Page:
State of Oregon Agriculture Report: Protecting Farmland Is High Priority

The Oregon State Board of Agriculture has released its 2013 Oregon State of Agriculture report, a biennial assessment of the opportunities and challenges facing Oregon's second-largest industry. Among its key recommendations: don’t fall back on our duty to protect farmland.

"The board’s report is an honest, unvarnished look that avoids sugar coating the outlook for Oregon agriculture," says the Department of Agriculture in a news release. The report is intended as a priority-setting document for legislators and other lawmakers.

The news release quotes Board of Agriculture Chair Doug Krahmer, a blueberry farmer from St. Pau: “The reason we put this report together is to primarily educate our legislators on what is important to agriculture. ... In some cases, the report reviews good things that have been done and in other cases, we are bringing up some things that potentially might not be so good.”

Indeed, Oregon agriculture faces many challenges, explored in depth by the Board in its report. Although there is much to be proud of, Oregon farms still lag behind neighboring states in some areas, expenses are growing, and there is more to do to foster new farmers and connections between Oregon farms and consumers-- in Oregon and around the world.

The Board's report speaks with a clear voice on the issue of land use planning. Citing the slower pace of farmland loss in Oregon despite significant population growth, the report praises Oregon's land use program with protecting the lands that the industry depends on.

Still, loss of farmland for new housing (suburban and rural residential) and other uses remains a major concern. The nibbling away at farmland is an issue even around smaller communities, the Board notes, and it is of statewide concern: "[W]e need to make sure we are looking at cumulative impacts so that we don't eat away valuable farmland little by little, even farmland that seems less suitable." (The Board notes that most of Oregon's huge vineyard growth in recent decades has been located on lower-quality soils.)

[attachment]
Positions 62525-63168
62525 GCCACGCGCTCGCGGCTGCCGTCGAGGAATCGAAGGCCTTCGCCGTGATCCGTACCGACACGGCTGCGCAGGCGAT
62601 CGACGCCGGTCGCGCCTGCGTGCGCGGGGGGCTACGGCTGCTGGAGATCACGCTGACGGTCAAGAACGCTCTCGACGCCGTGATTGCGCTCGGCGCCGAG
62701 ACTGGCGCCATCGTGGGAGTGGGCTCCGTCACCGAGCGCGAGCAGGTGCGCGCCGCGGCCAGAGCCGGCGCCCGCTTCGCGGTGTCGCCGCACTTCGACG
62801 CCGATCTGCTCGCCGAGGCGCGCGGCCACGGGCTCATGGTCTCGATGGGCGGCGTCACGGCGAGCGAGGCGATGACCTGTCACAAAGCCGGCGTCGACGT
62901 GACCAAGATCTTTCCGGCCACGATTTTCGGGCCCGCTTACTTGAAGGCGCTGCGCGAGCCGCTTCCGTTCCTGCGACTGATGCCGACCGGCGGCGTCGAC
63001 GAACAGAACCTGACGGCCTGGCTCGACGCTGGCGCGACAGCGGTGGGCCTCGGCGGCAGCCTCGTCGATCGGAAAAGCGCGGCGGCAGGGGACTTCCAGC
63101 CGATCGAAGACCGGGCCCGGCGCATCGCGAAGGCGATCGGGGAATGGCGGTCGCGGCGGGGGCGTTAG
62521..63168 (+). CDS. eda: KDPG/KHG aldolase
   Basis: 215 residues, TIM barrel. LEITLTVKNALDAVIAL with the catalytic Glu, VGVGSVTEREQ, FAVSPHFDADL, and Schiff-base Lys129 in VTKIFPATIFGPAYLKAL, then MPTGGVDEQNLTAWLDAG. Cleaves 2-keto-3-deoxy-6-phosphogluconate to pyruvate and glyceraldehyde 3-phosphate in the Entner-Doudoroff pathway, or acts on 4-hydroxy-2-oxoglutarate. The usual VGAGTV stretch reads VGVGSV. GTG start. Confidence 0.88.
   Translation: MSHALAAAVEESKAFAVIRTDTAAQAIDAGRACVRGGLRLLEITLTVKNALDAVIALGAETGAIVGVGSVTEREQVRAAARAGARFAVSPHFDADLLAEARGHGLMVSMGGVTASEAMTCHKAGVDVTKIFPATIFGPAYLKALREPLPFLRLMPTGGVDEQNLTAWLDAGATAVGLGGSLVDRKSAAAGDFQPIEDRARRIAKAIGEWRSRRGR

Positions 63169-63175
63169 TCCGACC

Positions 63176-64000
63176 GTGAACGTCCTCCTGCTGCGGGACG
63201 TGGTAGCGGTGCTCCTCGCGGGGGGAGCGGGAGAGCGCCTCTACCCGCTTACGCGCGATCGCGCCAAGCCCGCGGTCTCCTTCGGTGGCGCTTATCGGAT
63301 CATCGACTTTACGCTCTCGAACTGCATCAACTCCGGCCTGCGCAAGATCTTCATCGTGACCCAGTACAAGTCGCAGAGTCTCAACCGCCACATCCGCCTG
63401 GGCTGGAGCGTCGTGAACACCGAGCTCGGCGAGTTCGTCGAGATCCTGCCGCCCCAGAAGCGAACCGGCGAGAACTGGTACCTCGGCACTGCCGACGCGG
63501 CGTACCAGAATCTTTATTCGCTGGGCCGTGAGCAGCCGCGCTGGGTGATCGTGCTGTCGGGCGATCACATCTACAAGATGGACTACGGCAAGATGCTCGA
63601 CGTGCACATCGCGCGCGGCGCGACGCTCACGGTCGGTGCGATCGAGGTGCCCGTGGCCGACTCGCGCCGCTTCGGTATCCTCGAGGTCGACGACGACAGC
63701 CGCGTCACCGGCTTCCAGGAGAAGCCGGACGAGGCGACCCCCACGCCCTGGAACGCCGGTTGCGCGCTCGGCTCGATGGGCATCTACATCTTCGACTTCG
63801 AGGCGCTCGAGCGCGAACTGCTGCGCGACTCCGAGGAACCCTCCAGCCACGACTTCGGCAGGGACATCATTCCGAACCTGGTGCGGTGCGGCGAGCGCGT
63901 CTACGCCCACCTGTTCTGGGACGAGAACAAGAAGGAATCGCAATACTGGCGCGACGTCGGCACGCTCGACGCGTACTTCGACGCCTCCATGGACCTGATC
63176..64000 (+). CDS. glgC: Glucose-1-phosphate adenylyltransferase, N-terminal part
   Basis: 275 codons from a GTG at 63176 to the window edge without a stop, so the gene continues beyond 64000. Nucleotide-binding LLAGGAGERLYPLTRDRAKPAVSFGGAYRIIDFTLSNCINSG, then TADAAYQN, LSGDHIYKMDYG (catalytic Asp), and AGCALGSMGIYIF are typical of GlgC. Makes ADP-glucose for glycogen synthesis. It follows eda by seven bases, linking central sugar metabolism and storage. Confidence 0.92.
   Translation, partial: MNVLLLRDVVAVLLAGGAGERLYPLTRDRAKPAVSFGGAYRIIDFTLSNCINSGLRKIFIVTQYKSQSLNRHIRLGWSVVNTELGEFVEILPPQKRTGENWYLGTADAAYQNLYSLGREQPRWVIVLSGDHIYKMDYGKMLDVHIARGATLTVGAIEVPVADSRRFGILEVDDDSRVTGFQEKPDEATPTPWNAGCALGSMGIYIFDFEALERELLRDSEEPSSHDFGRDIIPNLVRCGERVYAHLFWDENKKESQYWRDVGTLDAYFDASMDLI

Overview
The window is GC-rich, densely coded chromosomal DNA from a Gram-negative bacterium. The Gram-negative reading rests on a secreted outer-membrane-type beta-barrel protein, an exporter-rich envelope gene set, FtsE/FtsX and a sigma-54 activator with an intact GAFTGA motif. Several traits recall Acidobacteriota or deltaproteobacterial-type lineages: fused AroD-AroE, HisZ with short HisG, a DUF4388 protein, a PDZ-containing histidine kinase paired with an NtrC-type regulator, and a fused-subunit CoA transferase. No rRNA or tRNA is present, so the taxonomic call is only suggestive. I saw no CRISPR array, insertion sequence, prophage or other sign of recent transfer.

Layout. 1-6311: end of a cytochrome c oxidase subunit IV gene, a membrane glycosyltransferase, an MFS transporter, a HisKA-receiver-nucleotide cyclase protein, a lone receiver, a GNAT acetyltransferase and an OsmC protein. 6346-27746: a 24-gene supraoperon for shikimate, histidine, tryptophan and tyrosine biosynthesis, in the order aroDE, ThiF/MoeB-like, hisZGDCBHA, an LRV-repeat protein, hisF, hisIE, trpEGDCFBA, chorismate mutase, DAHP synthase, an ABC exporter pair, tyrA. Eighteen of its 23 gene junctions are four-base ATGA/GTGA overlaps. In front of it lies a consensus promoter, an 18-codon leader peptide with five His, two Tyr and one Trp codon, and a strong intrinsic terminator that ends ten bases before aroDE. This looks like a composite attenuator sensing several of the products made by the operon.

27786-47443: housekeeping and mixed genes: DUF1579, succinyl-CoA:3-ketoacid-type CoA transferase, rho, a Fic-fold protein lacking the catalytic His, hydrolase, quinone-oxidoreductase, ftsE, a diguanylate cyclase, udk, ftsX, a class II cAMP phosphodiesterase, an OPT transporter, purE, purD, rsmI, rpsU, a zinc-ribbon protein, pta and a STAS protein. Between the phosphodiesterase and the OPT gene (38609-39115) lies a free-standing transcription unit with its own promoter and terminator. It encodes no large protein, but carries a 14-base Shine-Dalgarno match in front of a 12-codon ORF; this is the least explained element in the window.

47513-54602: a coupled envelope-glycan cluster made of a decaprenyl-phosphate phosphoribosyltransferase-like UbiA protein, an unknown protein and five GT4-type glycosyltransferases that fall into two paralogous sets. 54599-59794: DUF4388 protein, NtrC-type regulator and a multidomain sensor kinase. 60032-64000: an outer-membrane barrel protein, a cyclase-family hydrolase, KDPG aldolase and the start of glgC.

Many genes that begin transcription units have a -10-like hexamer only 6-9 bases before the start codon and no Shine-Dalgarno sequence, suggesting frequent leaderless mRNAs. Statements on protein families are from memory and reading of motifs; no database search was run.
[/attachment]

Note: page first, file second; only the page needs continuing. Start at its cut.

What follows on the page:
The Board also advises a cautious approach to increasing numbers of events on farms and a growth in rural tourism. "These conditions may put pressure on neighboring agriculture operations, leading to conflicts about enforcement of local and state codes," the report states. 

Finally, the Board calls for a wide range of strategies to help new farmers succeed, including training and apprentice programs, farm incubators, direct-marketing opportunities like and Community Supported Agriculture programs (CSAs), and supporting the OSU Small Farms program. (1000 Friends will participate in the OSU Small Farms Conference this March. Details here.)

Most significantly for the work we do at 1000 Friends of Oregon, the Board of Agriculture urges Oregon's lawmakers to maintain constant vigilance and consistent support for the land use planning program’s farmland protections. In the coming legislative session and in our work all around the state, 1000 Friends will be working with policy makers to ensure that this advice is heeded.


From Field to Fork: A Brief Guide to Agriculture in Oregon from 1000 Friends of Oregon on Vimeo.

Many thanks to volunteer Joseph Webb of BLL Studios for creating this animation.